The significant buildings in this block include: 401-03 S. Rampart, the Odd Fellows Ballroom/Eagle Saloon; 413-15 S. Rampart, the Iroquois Theater; and 427-31 S. Rampart, the Karnofsky Tailor Shipp and Residence. Very little remains of the physical fabric of jazz history in New Orleans. These three buildings are noted for their contribution to that history, as well as the cultural history of New Orleans and the local African-American community. These buildings continue to deteriorate from neglect. As icons of both jazz and African-American history, their restoration should be a primary focus of the city where jazz was born.
Myrtle Rosabella Banks Elementary School
THREAT: Slated for demolition.
This three-story, masonry, former elementary school was designed by City architect E. A. Christy. The school was closed in 2002 and damaged by fire in 2008. Local architects have vouched for the structural soundness of the building overall, but it has not been secured and is exposed to the elements and to vagrants. The building is slated for demolition in the 2008 School Facilities Master Plan. This is a sturdy and significant building that could be declared surplus, sold, and reused.
THREAT: Neglect, roof damage.
The library first opened in December 1907 and for almost sixty years, it was the only public library in New Orleans' West Bank. The library did not sustain damage from Hurricanes Katrina and Rita and reopened in October 2005. In May 2008, city inspectors deemed the room in imminent danger of collapse and ordered the library closed. The promised immediate actions to repair and renovate the library in 2008 have yet to commence. There is strong local support for renovating and reopening this neighborhood library.
LaSalle Elementary School Formerly NOCCA
THREAT: Neglect, abandonment.
The former New Orleans Center for Creative Arts is a prominent and unique building in a primarily residential neighborhood. In 2000, NOCCA moved out of the building to the riverfront and the building has been vacant ever since. Alumni include Wynton Marsalis and Harry Connick, Jr. among many others. Due to neglect and deferred maintenance, the building's condition continues to worsen. In the 2008 School Facilities Master Plan, the building is slated for "complete replacement," although the structure is still viable and would function well in a variety of public and private uses.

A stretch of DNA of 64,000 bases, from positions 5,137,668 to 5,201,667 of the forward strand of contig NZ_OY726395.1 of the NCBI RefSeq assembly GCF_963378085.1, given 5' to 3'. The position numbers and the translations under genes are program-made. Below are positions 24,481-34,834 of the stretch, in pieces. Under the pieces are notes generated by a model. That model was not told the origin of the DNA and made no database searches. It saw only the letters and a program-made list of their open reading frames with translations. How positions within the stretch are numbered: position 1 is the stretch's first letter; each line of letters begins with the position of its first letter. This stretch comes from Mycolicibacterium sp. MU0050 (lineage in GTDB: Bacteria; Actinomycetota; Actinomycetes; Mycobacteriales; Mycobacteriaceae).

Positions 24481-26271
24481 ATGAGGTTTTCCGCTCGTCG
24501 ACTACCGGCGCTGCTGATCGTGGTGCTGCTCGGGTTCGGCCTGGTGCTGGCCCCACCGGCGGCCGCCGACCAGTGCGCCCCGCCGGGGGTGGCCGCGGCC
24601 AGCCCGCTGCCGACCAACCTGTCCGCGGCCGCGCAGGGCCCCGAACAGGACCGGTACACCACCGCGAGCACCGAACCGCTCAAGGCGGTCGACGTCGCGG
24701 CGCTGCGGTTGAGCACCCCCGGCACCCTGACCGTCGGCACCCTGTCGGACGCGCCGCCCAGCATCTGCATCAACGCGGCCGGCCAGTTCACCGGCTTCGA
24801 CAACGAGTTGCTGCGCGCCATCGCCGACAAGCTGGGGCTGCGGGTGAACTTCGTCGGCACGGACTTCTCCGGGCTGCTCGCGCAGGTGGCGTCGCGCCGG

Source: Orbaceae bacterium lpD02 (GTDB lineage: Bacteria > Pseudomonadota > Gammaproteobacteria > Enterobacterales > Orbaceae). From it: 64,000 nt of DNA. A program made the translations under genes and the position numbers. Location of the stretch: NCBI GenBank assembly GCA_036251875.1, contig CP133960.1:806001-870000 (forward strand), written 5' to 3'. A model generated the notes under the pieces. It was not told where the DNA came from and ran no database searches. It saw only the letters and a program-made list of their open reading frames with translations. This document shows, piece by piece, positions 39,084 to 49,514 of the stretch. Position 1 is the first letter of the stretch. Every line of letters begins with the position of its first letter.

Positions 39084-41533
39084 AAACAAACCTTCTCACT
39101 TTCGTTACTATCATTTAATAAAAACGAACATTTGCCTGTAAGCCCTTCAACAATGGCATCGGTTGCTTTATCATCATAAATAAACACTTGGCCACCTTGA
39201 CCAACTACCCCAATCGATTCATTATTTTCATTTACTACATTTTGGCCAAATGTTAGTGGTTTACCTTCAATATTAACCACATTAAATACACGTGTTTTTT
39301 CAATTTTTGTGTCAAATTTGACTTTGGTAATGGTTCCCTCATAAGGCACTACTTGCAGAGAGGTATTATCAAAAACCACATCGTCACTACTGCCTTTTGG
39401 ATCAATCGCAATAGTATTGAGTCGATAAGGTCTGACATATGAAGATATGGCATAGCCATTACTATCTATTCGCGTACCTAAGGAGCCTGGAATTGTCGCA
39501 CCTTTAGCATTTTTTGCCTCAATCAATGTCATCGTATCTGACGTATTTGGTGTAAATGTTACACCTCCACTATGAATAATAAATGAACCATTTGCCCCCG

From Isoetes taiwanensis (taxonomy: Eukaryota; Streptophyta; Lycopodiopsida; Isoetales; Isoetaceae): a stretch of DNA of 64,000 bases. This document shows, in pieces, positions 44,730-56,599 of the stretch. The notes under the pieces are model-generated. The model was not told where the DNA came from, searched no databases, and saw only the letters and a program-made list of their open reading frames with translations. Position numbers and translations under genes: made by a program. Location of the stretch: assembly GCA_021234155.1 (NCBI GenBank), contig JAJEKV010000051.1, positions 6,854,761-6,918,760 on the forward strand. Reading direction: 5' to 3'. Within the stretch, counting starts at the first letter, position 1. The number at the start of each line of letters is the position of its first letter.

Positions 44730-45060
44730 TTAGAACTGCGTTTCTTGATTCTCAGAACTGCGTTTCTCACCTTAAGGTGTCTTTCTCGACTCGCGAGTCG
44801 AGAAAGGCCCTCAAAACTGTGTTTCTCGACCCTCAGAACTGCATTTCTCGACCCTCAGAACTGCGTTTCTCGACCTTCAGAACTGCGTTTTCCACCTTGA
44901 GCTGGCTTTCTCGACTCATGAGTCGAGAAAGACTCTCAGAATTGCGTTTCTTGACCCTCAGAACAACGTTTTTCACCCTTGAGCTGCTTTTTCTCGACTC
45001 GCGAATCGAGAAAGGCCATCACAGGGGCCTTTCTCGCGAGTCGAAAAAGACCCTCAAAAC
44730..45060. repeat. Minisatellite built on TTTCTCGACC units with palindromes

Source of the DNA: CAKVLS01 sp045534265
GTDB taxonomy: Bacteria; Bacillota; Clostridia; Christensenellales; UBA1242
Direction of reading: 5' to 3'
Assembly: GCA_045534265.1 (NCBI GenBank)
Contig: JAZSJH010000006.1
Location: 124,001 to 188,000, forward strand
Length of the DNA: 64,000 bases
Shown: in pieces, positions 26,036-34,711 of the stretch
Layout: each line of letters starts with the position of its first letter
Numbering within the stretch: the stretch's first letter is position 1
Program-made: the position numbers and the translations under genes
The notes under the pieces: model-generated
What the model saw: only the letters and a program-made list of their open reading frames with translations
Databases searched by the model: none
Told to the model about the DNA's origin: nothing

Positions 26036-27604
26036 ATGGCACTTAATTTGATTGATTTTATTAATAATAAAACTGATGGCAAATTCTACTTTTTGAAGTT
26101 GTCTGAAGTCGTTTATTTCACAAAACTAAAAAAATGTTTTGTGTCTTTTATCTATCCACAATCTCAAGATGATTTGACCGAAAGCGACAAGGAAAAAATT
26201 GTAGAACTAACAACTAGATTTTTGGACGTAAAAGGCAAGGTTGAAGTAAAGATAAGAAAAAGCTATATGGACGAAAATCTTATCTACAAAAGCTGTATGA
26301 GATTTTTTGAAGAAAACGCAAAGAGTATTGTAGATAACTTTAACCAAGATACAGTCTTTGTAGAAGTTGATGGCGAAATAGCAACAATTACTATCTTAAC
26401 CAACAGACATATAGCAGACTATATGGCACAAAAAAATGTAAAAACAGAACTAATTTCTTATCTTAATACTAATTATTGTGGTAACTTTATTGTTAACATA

The Orpheum Theater
THREAT: Demolition by neglect, flood damage, exposure to the elements.
The Orpheum Theater opened in 1921 as a vaudeville theater and in the 1930s was renovated to accommodate motion pictures. Designed by American theater architect G. Albert LAn
A premier example of Art Deco architecture in New Orleans, this massive, 20-story structure was build by Weiss, Dreyfous and Seiferth. The loss of Charity Hospital as a functional medical hub would have a lasting impact on the future development of the area. Charity Hospital was previously included on the 2007 list, but is listed again in 2009 due to the continued and heightened threat of abandonment and the lack of resolution on the future location of the hospital.
Downtown Riverfront Neighborhoods (French Quarter, Faubourg Marigny, and Treme)
THREAT: Industrial riverfront development.
The preservation of the Downtown Riverfront Neighborhoods as active residential and tourist areas is threatened by plans to construct a heavy industrial plant on the Governor Nichols and Esplanade Avenue Wharfs. The location of the proposed plant would endanger the historic residential neighborhoods, which are too important to our identity and economic prosperity to put them at risk through the construction of heavy industrial uses at the very heart of this historic city.
Overseer's House at New Orleans Adolescent Hospital
The Overseer's House, a Creole cottage with attached side wings and front gallery, is the oldest structure on the New Orleans Adolescent Hospital (NOAH) site. No plantations remained on the east bank of New Orleans by 1844, and surviving examples of plantation-related buildings are extremely rare. The building also served the site's occupancy as a sawmill and brickyard, and later as a main residence for Marine Hospital personnel, and then US Public Health Services personnel. The building as been allowed to deteriorate and the abandonment of the site leaves the future uncertain.
New Orleans Center For the Education of Adults
THREAT: Slated for demolition.
The former McDonough 16 elementary school is located in both the historic Seventh Ward and the New Marigny Historic District. DEsigned by E. A. Christy, it exhibits his distinctive multi-light windows on all elevations. The school is a three story, masonry structure with a tile roof. The fenestration is predominantly intact and the tile roof does not have any major damage. According to the 2008 School Facilities Master Plan, the building is slated for demolition, although it would be an excellent candidate for public or private reuses.